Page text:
I first came across a copy of The Tailor and Ansty about 25 years ago when I was dossing in the basement of a large house in Bath (England). I’d been visiting my girlfriend for the weekend and the whole event had taken on a surreal nature as we’d broken up during a burlesque circus that was performing there. I ended up stuck, penniless, in a city where I knew no-one and had to spend a full Saturday night there before I could catch the train (and ferry) back to Cork. In the end, I was fortunate enough to find accommodation in the basement of a (very) large house in the centre of town, where a distant acquaintance was flatting.
I found the copy of ‘The Tailor and Ansty’ discarded on the floor of that basement with some old magazines. To be honest, I was a bit surprised to find that particular Irish book there – and a bit curious as well. Over the years, I’d heard it references to it at home but never fully in context, so although I was familiar with the title, I actually had no idea what it was about. I think, at the time, I simply assumed it would be similar to Joyce or Myles na gCopeleen.
With nothing else to do, I picked it up and read it.
The first thing that struck me was the easy readability. Cross had a lovely, nonchalant style that made it a pleasure to read from the very first page.
“In the townland of Garrnapeaka, in the district of Inchigeela, in the parish of Iveleary, in the barony of West Muskerry, in the county of Cork, in the province of Munster” – as he magniloquently styles his address, lives the Tailor.
His small whitewashed cottage, with its acre of ground, stands at the brow of a hill, at the side of a road which winds and climbs into a deep glen of the mountains bordering Cork and Kerry.
If you don’t know much about the story, it really is very simple and concerns Eric Cross’ record of his interactions with two elderly individuals: Timothy Buckley (the laid back and talkative Tailor) and his ever-nagging wife Anastasia (Ansty) in 1940’s Gougane Barra (West Cork). For me, it was something of a surprise to learn that not only was the setting close to where I’d lived and grown up but that the characters were (or, rather, had been) real individuals.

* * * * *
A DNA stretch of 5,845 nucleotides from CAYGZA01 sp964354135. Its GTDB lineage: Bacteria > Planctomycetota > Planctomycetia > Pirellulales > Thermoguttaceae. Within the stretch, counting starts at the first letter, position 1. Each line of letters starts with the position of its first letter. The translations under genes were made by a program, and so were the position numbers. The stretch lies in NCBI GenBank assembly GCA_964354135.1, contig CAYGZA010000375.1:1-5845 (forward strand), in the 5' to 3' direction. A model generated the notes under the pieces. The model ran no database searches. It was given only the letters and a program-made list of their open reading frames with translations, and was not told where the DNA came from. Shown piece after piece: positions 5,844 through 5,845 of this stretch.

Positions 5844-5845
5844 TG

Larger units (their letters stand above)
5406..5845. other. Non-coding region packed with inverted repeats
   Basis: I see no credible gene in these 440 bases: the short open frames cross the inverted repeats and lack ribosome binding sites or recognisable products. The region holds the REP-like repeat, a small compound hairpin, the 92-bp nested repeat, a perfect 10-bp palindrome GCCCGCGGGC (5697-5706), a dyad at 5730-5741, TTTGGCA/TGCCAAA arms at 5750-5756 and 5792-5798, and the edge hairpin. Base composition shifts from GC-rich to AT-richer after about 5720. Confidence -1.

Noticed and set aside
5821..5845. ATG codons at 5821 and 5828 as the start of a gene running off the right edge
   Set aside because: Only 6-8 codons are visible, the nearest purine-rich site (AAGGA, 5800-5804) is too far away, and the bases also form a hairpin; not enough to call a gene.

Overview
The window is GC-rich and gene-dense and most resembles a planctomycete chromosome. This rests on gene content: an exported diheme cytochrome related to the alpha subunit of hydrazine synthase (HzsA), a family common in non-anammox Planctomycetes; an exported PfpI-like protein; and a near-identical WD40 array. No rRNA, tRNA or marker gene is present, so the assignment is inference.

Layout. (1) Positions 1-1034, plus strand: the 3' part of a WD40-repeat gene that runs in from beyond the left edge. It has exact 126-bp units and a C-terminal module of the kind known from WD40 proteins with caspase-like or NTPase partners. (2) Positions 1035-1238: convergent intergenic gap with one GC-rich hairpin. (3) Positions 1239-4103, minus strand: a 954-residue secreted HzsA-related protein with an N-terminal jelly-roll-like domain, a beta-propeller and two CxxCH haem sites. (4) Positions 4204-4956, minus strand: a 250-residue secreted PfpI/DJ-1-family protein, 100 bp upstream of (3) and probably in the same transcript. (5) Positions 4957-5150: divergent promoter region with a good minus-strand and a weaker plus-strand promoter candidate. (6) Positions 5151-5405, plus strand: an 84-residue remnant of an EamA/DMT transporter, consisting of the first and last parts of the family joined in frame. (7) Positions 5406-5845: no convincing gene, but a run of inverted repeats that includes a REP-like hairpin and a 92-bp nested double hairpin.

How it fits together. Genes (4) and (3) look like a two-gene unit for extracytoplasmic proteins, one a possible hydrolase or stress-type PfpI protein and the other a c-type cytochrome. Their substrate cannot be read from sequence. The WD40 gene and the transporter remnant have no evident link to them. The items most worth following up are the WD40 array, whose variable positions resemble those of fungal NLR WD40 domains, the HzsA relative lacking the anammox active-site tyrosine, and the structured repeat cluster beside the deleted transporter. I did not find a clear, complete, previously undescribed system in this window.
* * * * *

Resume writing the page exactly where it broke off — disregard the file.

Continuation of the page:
The book is gently humorous (very funny at times) and gives a beautiful insight into the lives of people in rural Ireland at a time when there was no entertainment apart from shaggy stories and philosophical musings. Mostly, the book concerns the Tailor’s amusingly erudite – if unscholarly – ramblings and various interactions between the couple and their friends and neighbours and their almost obsessive care of their single cow. Because of their age (the Tailor and Ansty were quite elderly and retired at the time Eric Cross knew them) both were very much set in their ways and, after over forty years of living together, had a polished routine of abuse and affection that comes through in the book. If you’re looking for action and high drama, you won’t find it here but you’ll not find a better antidote to modern life either.
Now that you know a bit about what the book, you might be surprised to learn the associated history. Back in 1942, when the book was first published, it ended up being banned by the Irish Censorship Publications Board as it didn’t align with de Valera’s view of what the new Ireland should look like (Ireland had only recently become independent). Neither did the old couples’ belief in the ‘fairies’ align with the spiritual purity demanded by the increasingly powerful Irish Catholic church. The book was described as ‘pornographic’, which was, of course, utter nonsense. That didn’t prevent a number of senior Catholic priests arriving to the Tailor’s house in Gougane Barra and forcing the old man down on his knees to burn a copy of the book.
In this respect, the Tailor and Ansty was really the first troubling signal of the potential abuse of power of the national government. It was also a warning shot for the self-justified cruelty associated with the worst of religious fanaticism (something that would eventually lead to the horrors of the Magdalene Laundries and abuse of children in Irish religious institutions).
Thirty years later, I still have the original copy I found on the floor of that basement in Bath. I’m still exceptionally grateful for finding it. Not only did it provide some timely (and well needed) distraction at a time when I needed it, it remains one of my favourite books to this day.
In case you’re wondering, I woke at dawn the following morning to get the first train out of Bath, although the whole surreal theme continued for a while. As I was making my way through the deserted – but strikingly beautiful streets – towards the station, I kept hearing an odd venting noise (something that sounded eerily like the breathing apparatus of Darth Vader’s helmet). I looked around several times trying to work out what was causing it but, on each occasion, could see absolutely nothing. Finally, something prompted me to look up and there, overhead, was a hot-air balloon in the shape of a large house, drifting low over the streets of the city.
It seemed like an apt end to the weekend.
This review originally appeared in Vóg (our monthly newsletter) in 2016.
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